LONDON – Scientists at IBM Research in Zurich, Switzerland, have reported a method to store multiple bits reliably in a phase-change memory cell. The team used four levels (2-bits) per memory cell in a 200 k-cell array implemented in a 90-nm process technology and reported a coding method to overcome the tendency of the material properties to relax over time. The memory cell is of the mushroom type with doped Ge2Sb2Te5 as the phase-change material.
Phase-change memory is a nonvolatile memory technology based on changing the material phase and electrical resistance of a chalcogenide layer by the use of electrical heating. It has been touted as possible replacement for both flash memory and DRAM but the technology has proved difficult to scale below 90-nm.
Nonetheless IBM stated that: "With a combination of speed, endurance, non-volatility and density, PCM can enable a paradigm shift for enterprise IT and storage systems within the next five years."
The contribution from IBM's Zurich researchers was to use a modulation coding scheme applied to small clusters of memory cells, to overcome the problem of short-term drift in multi-bit PCM, which causes the stored resistance levels to shift over time, which in turn creates read errors.
In the present work, IBM scientists used four distinct resistance levels, which are due to different amorphous, crystalline proportions between the electrodes, to store the bit combinations 00, 01 10 and 11.
"We apply a voltage pulse based on the deviation from the desired level and then measure the resistance. If the desired level of resistance is not achieved, we apply another voltage pulse and measure again – until we achieve the exact level," said Haris Pozidis, manager of memory and probe technologies at IBM Research Zurich.
NAND has been starting to have scaling difficulties recently, but continues to be extended, mainly with system-level improvements. So in the end we may have to judge the technology not only at the device level but also at the system level.
I think we need to distinguish between true tech-Ponzi scheme, say Perpetum Mobile, and many other promising technologies that nobody really knows whether they will work or not...after life of mant start-ups is exactly like this, you try to build technology that will find commercial application but as we all know most of these attempts fail...it all depends whether you truly believ you have a shot or whether you know well that it is not going to work but plan to extract VC money anyways...Kris
NAND was about to hit the scaling wall in 2003, according to the all-knowing perpetrators of the techno-Ponzi (for example, read public statements by Stefan Lai at Intel). The fact is, NAND scales quite well and will continue to scale quite well. Therefore, the next gen memory is NAND.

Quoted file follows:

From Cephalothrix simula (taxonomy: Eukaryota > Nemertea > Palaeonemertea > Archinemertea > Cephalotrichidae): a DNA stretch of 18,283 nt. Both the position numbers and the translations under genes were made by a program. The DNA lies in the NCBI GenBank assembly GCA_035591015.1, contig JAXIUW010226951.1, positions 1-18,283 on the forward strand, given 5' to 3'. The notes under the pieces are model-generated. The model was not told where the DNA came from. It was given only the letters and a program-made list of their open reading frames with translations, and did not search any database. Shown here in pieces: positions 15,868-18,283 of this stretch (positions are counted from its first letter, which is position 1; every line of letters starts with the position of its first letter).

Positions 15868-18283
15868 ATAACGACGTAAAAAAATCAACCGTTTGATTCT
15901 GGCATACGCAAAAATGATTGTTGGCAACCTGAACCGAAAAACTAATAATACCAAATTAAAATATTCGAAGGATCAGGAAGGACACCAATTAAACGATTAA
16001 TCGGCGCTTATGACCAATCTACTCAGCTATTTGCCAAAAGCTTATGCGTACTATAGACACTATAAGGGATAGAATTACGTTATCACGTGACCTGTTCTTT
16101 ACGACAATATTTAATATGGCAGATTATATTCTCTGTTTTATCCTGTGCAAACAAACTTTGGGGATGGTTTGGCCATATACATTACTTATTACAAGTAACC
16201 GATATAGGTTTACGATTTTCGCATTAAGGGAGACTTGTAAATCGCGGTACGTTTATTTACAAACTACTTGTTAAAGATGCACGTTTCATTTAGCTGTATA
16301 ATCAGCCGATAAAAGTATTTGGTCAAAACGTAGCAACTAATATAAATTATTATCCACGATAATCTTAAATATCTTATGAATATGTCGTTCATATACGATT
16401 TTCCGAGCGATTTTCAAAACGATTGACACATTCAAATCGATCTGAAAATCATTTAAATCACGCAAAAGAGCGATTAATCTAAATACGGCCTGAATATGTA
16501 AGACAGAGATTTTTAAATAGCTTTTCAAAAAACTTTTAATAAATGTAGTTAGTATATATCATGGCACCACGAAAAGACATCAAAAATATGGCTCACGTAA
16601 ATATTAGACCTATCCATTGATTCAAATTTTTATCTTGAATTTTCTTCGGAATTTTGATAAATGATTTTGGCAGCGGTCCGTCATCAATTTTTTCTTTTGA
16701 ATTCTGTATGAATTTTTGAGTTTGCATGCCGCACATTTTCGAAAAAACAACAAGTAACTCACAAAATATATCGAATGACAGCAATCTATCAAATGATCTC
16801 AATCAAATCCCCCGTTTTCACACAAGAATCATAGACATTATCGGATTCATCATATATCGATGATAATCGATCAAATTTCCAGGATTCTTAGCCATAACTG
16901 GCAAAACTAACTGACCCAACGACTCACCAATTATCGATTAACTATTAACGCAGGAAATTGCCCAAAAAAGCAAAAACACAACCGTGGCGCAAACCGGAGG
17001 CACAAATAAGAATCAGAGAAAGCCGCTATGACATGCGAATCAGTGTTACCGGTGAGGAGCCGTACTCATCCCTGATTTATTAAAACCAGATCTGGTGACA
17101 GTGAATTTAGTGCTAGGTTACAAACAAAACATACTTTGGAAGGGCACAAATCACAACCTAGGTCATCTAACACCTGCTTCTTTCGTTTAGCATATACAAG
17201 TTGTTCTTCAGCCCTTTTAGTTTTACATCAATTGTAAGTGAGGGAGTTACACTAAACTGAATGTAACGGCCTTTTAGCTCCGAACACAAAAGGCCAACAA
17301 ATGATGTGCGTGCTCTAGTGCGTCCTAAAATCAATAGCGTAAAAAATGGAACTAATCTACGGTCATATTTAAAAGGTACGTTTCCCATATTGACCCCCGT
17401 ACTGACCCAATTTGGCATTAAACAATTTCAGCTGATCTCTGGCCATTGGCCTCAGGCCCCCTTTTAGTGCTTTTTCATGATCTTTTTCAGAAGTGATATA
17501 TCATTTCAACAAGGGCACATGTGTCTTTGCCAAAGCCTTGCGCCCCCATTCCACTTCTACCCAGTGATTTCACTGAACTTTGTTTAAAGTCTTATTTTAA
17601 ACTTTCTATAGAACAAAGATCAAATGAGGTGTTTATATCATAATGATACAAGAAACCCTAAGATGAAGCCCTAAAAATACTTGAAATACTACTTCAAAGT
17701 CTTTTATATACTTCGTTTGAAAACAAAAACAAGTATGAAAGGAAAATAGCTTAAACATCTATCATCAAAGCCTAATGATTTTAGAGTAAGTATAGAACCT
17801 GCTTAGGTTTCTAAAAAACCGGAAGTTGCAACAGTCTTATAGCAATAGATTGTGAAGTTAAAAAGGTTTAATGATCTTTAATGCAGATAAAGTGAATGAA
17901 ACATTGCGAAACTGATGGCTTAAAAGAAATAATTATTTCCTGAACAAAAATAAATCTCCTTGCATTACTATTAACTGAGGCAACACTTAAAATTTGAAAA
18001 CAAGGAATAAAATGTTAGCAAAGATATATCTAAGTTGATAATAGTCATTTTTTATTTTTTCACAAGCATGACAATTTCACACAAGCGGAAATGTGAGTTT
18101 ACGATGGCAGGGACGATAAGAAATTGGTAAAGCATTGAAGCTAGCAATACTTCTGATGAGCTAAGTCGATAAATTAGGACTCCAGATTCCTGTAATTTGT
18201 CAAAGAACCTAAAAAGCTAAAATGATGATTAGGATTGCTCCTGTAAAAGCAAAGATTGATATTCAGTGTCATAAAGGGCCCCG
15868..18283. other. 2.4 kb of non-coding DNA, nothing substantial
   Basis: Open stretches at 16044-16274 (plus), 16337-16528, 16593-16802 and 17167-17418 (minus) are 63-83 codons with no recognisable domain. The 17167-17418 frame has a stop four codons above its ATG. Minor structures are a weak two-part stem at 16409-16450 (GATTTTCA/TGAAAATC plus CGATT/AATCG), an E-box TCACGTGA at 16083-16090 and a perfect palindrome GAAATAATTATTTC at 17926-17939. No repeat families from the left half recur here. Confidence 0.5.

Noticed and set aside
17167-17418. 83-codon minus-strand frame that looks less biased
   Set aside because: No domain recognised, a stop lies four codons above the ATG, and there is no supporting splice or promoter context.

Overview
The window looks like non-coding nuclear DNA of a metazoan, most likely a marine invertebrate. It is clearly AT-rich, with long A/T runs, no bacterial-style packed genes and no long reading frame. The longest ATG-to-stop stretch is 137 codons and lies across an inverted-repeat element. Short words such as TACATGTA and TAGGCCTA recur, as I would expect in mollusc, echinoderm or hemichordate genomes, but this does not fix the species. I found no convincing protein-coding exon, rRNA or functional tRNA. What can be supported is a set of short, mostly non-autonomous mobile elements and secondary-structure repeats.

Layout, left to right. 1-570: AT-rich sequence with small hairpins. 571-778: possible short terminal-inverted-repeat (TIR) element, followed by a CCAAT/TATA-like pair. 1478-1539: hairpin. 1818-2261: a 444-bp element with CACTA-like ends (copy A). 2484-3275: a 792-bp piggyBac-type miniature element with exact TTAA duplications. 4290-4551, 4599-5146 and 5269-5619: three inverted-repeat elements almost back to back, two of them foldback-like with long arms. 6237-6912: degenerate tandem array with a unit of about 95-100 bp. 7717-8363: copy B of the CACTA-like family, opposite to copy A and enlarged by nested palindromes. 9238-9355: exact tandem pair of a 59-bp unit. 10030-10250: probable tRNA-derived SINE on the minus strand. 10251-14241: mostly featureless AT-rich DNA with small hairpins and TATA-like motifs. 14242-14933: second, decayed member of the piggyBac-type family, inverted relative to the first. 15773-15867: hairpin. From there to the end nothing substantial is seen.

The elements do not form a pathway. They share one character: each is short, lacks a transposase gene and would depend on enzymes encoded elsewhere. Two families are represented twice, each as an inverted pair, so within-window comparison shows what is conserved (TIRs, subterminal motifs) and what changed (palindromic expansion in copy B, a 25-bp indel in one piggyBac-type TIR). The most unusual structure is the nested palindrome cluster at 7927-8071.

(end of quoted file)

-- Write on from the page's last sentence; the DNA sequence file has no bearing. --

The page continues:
Techno-Ponzi is a term which I believe was coined by Mr. David Manners. Loosely, it describes a bunch of scamsters that take money from management and investors by promising to develop technical devices or products that are always just over the horizon. PCM is the longest-running techno-Ponzi, since its "invention" in late 1960s.
You can demonstrate multiple resistance levels, but the more levels you have, the less difference between levels, in terms of amount of amorphous material. As you scale down, this decreasing difference becomes more difficult to control. So you might see 90 nm MLC demo, but 45 nm is more difficult.
This applies to scaling down any multibit cell - you're actually scaling the intracell bit size even faster (2x, 3x, etc.). So it's much more risky.
It is not limited to four levels (2-bits).
As Haris Pozadis of IBM was quoted saying in the article: "We don't believe there is a fundamental limitation. We believe we can extend this to 3-bits, even 4-bits per cell."
IBMZRL: Are you one of the millipede fraudsters at IBM? Samsung GT-E2550 GSM is NOT A SMART PHONE! It is a basic, old 2G phone. MOREOVER, I DO OWN a Samsung GT-E2550 handset and it has absolutely no PCM in it - it has plain old NOR. The Chipworks busybees destroyed a non-commercial, planted phone. Samsung removed all the PCM from the production GT-E2550 series after encountering power consumption issues a year ago.
David Patterson, known for his pioneering research that led to RAID, clusters and more, is part of a team at UC Berkeley that recently made its RISC-V processor architecture an open source hardware offering. We talk with Patterson and one of his colleagues behind the effort about the opportunities they see, what new kinds of designs they hope to enable and what it means for today’s commercial processor giants such as Intel, ARM and Imagination Technologies.